Cowboy Courage by Judy Duarte
(Silh. Sp. Ed. #1458, $4.50, G) ISBN 0-373-24458-4
New author Judy Duarte shows a lot of promise with Cowboy Courage, a story of an heiress and a cowboy finding love when they least expect it amid complications galore. However there are a few too many complications and a few too many clichés to wholeheartedly recommend this story.

Lauren Taylor has run from her fiancé when she discovers he is having an affair with her best friend. Daniel, the fiancé, is running for State Senator from California and Lauren would make the perfect politician’s wife…dedicated to charity work, obedient and polished. Upon discovering the affair, she takes off in her Expedition and heads east, ending up in the small town of Tannen, Texas. She meets Cole McAdams at a 1950s-style gas station and gets directions from him for somewhere to eat.

As she enters the Long Shot Bar and Grille, she is greeted by Kerri-Leigh, Cole’s sister, who is in the middle of a domestic disturbance. It seems her boyfriend is drunk and about ready to beat her up. Lauren helps Kerri escape, and Cole comes to the rescue just in time to keep Lauren from getting hurt. Since Kerri-Leigh has just taken off in Lauren’s car, Cole offers Lauren a ride, and they end up back at his ranch trying to beat a torrential downpour and flash flood. Lauren is forced to stay with Cole for a few days due to the main road being washed out. Sound a little convoluted? It is, but Duarte does a good job of making it seem believable.

Things continue to get more complicated for Cole and Lauren. They contend with Sandy, his ex-wife, who has recently returned wanting to establish a relationship with Beth, their five-year-old daughter. Sandy is a recovering alcoholic and drug abuser, who abandoned them when Beth was only an infant. Cole shares with Lauren his problems with custody and his reasons why he cannot forgive Sandy.

On top of that, Lauren is hiding from her ex-fiancé, who has put out word to the FBI that she was kidnapped. Even though she discovers this on the news, no one else in the town ever seems to see it except Sandy, who is willing to keep her secret. Cole is oblivious, even though he knows she is running from “something”. Then Lauren discovers some checks in her car signed by her best friend that point to illegal campaign contributions to Daniel. And now, to make things even more complicated, Beth is diagnosed with a brain tumor.

I had some difficulty accepting things on various levels. I grew to respect Cole for pulling himself together after the divorce and single-handedly raising his daughter. Lauren ran away to “discover herself” and break away from her life, which she describes as a place where everyone dictates all her actions to her. It was enjoyable watching her self-confidence grow. When together, these two sent sparks flying and seemed to connect on a purely basic level. Yet their actions were inconsistent with these very traits I admired. They didn’t talk about their feelings, they made lots of incorrect assumptions and seemed disconnected from the values they shared, like honesty.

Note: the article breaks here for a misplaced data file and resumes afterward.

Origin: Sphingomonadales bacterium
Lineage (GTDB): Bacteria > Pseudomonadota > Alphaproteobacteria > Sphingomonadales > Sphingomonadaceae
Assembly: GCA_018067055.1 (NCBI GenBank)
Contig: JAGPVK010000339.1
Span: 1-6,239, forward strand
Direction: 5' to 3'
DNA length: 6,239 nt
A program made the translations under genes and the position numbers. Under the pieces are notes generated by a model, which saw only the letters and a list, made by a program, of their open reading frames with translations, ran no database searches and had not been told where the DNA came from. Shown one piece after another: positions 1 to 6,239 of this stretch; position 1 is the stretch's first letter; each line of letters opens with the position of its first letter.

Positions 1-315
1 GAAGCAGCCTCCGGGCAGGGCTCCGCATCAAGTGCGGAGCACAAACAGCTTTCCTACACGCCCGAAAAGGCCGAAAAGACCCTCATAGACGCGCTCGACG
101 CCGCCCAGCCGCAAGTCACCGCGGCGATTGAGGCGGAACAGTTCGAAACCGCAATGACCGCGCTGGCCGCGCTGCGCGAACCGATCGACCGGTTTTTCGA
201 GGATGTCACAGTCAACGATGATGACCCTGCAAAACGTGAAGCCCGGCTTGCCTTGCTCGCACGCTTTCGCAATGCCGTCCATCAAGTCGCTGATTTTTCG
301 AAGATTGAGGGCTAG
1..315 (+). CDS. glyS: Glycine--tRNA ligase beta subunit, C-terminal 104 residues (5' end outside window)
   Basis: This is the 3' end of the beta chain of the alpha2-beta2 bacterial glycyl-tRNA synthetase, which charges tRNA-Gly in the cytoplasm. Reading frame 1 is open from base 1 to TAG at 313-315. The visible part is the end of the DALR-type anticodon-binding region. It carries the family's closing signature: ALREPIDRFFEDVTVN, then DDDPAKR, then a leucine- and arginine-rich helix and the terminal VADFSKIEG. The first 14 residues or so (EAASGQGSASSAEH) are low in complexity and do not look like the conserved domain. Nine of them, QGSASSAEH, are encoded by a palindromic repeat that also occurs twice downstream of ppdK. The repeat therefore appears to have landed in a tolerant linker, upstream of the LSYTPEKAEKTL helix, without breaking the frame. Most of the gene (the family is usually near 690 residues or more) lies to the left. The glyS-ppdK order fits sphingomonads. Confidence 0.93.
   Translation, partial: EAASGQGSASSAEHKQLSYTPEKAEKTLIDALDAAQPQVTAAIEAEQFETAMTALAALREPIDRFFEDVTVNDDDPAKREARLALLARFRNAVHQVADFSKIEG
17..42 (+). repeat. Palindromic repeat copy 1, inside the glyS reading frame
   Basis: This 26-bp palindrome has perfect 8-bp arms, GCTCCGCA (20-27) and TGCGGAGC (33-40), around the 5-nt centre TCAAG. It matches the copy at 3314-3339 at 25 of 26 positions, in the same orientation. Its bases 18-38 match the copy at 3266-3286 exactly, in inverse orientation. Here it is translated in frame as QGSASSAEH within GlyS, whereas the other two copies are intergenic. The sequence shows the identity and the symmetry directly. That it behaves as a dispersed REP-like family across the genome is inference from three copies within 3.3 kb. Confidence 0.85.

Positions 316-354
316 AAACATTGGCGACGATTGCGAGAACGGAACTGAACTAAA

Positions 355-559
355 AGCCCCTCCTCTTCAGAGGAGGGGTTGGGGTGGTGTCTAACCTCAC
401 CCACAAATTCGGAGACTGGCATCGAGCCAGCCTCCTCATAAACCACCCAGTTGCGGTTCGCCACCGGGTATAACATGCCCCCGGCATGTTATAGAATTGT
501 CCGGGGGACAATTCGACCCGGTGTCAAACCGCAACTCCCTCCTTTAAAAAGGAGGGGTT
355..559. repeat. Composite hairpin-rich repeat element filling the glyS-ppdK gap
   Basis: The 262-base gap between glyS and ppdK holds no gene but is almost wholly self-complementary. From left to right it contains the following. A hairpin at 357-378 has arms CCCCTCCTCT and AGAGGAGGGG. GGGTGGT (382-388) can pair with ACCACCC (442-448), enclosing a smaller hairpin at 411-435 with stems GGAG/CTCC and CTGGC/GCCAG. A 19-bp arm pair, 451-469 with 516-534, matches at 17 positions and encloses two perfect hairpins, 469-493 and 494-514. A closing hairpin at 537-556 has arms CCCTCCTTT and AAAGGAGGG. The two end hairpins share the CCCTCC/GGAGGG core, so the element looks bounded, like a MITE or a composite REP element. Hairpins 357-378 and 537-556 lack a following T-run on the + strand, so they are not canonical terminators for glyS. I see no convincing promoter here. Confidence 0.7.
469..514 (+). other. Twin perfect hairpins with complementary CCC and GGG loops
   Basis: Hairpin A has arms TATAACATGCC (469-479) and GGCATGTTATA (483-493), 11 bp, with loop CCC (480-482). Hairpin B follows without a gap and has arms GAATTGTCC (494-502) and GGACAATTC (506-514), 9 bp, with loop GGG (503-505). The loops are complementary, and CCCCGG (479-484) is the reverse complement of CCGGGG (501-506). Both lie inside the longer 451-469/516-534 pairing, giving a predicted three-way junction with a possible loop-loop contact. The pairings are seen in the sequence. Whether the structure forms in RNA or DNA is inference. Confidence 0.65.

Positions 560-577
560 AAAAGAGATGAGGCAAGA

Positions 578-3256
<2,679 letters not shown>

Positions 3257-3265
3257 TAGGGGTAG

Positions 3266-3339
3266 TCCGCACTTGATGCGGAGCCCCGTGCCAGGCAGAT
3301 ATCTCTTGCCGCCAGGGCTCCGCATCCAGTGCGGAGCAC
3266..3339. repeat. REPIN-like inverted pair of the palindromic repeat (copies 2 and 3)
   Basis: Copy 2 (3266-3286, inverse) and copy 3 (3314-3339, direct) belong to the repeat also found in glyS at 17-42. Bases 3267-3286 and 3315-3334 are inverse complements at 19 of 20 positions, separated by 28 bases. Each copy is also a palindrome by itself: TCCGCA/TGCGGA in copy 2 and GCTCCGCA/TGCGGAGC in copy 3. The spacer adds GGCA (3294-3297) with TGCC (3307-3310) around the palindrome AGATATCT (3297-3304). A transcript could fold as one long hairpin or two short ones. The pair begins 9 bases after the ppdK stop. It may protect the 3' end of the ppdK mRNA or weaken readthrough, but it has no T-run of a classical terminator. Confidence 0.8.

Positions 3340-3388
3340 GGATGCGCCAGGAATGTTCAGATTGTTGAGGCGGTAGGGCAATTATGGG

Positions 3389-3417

The other characters are just as fickle. There is an aunt of Lauren’s who is described as “cold, disapproving and unloving.” Yet when she becomes a real part of the story, she is completely opposite. This is explained away by saying she only acted that way while Lauren was growing up to force Lauren to stand up for herself. I have a hard time believing that anyone could act unloving for Lauren’s entire upbringing, only to change overnight when Lauren finally does something of which she approves.

Sandy is another individual that has made a remarkable turnaround. She joined AA and is now a respectable member of the community, even though her entire past was made up of drinking, drug abuse and troublemaking. A typical small town, which Tannen is purported to be, doesn’t seem like the kind to just forgive and forget.

Judy Duarte showed skill in laying out her tale in an easy to read manner. Even with all these complications I was able to stay in touch with the story and hope everything turned out for the best. Duarte just needs to limit her plotlines to one or two rather than trying to get all her ideas into one story.

Cowboy Courage is a predictable novel, with some engaging pieces, many subplots and conveniently resolved issues.

--Shirley Lyons

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